Chris Gavin's stop-motion short film Txt Island has been lavished with praise across animation and design blogs since it first appeared last week. The film combines a clear message about the destructiveness of man with a charming type-based style that uses only a traditional cafe-style pegboard and letters to tell the story. We sat down the director and animator to find out more about the project.
DA: What were the core ideas behind Txt Island?
CG: "There's a pretty clear 'man versus nature' battle going on here. The basic storyline of figures arriving by air and colonizing a tropical paradise is something I wrote three or four years ago. As is the way sometime, the idea was rattling around for a while, but transformed into something else a little bit later on."
DA: Why did you decide to use a pegboard and letters to tell your story?
CG: "First of all there was an element of chance. I found my first pegboard and set of letters in an Islington charity shop a some time ago. I played around with them to create some real-world ASCII-style artworks. I soon needed more materials, so I found the supplier and bought further sets of letters and peg boards."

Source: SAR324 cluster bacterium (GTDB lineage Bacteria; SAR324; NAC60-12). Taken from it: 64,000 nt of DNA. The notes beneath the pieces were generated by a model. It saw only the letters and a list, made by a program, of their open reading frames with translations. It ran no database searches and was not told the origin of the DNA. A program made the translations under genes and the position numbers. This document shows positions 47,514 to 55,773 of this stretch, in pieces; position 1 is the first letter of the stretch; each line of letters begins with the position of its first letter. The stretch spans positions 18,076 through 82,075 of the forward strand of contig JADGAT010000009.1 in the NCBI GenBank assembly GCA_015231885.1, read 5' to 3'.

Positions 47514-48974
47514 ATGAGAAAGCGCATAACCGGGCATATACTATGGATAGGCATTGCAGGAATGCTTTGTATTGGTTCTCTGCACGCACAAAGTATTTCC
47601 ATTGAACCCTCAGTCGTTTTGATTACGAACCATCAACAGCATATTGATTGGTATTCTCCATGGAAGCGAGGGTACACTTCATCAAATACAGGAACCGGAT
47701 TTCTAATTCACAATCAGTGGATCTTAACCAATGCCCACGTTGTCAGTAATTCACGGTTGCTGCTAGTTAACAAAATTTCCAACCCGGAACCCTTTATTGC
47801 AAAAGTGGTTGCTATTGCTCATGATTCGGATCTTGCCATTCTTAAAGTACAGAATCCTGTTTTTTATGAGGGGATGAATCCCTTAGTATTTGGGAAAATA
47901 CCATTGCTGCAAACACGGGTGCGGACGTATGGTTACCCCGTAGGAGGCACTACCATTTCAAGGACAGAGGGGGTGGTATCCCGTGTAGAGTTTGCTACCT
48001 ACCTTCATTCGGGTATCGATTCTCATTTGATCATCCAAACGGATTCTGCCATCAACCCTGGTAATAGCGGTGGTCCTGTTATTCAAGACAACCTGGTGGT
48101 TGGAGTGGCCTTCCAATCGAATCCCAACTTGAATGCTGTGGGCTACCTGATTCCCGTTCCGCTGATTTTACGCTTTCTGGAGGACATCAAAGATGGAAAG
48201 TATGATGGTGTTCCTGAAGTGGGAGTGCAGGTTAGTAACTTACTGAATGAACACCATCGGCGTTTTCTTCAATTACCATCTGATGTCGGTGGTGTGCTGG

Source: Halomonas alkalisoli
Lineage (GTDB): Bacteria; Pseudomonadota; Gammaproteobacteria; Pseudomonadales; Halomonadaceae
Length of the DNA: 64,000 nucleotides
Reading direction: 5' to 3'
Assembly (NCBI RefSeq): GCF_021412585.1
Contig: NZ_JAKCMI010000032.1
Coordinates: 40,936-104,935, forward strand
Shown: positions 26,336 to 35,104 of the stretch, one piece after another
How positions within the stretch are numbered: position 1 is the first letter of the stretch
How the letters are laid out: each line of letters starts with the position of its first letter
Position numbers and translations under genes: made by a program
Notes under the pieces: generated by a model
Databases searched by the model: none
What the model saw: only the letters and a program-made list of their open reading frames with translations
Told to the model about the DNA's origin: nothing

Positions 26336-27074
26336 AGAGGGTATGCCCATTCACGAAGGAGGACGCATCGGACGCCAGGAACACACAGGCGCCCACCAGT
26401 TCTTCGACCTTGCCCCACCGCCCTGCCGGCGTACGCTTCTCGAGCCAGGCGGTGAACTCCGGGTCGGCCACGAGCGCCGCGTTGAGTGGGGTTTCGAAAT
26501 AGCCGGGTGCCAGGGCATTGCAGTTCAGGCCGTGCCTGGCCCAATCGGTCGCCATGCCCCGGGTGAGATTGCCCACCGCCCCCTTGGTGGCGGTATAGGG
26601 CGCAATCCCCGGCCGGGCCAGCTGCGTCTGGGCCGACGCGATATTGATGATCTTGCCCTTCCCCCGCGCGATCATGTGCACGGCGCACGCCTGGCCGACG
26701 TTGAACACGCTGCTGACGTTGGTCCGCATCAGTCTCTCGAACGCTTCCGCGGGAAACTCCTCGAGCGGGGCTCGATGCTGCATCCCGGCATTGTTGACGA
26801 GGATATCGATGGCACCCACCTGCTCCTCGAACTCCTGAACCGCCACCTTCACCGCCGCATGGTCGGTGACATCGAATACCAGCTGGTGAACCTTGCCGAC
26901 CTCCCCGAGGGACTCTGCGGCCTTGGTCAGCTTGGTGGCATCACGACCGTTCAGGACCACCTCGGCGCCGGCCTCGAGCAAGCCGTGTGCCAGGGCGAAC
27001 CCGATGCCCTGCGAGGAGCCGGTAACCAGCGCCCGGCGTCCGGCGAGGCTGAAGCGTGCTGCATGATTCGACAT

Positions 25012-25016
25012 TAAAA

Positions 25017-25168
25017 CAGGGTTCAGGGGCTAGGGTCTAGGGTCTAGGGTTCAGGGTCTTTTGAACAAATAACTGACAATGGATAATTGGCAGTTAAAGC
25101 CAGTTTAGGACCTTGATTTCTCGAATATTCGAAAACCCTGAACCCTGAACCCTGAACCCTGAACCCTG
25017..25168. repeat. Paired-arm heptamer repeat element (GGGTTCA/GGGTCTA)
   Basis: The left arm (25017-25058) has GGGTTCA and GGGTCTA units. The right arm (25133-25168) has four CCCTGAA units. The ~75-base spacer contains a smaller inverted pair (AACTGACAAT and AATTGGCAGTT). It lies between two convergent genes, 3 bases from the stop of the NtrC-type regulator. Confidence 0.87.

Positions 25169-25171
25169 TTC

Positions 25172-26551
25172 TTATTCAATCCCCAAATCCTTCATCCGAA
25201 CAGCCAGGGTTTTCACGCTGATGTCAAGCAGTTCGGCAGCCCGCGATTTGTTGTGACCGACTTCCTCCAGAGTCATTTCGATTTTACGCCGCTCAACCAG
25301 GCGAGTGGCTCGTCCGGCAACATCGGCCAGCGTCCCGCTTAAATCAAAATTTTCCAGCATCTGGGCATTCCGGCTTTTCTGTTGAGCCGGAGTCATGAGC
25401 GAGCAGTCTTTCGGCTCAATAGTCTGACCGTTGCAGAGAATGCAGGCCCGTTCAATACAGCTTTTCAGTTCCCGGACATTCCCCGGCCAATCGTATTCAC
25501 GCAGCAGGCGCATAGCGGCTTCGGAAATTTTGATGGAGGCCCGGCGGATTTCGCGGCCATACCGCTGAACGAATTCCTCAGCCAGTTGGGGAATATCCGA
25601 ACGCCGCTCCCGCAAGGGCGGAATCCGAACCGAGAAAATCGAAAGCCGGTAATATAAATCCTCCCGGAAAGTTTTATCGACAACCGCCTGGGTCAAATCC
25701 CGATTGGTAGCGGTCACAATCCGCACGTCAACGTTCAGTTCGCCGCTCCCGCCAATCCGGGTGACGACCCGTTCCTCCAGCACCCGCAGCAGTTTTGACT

"I wanted to use the pegboard letters to represent something big -- epic even. I started using the peg letters to shoot some stop-motion tests, and soon realised I could use this as a symbolic shorthand to represent really big scenes that would be prohibitively expensive or time-consuming to create in any other way. For example, a large letter 'O' and two smaller 'X's could become a Chinook helicopter.
"I wanted to have fun with how grandiose and overblown the scenes could become using such basic visual elements. The technique particularly suited crowd scenes rather than the individual character animation, so I started developing the story to depict a large population of figures."
DA: How long did it take to create the piece?
CG: "Looking back at my notebooks, I only started shooting this around October last year -- although I wrote the story outline as the basis of this idea a good three or four years earlier than that. I think this is pretty quick to make an unfunded short film, mostly working in the evenings.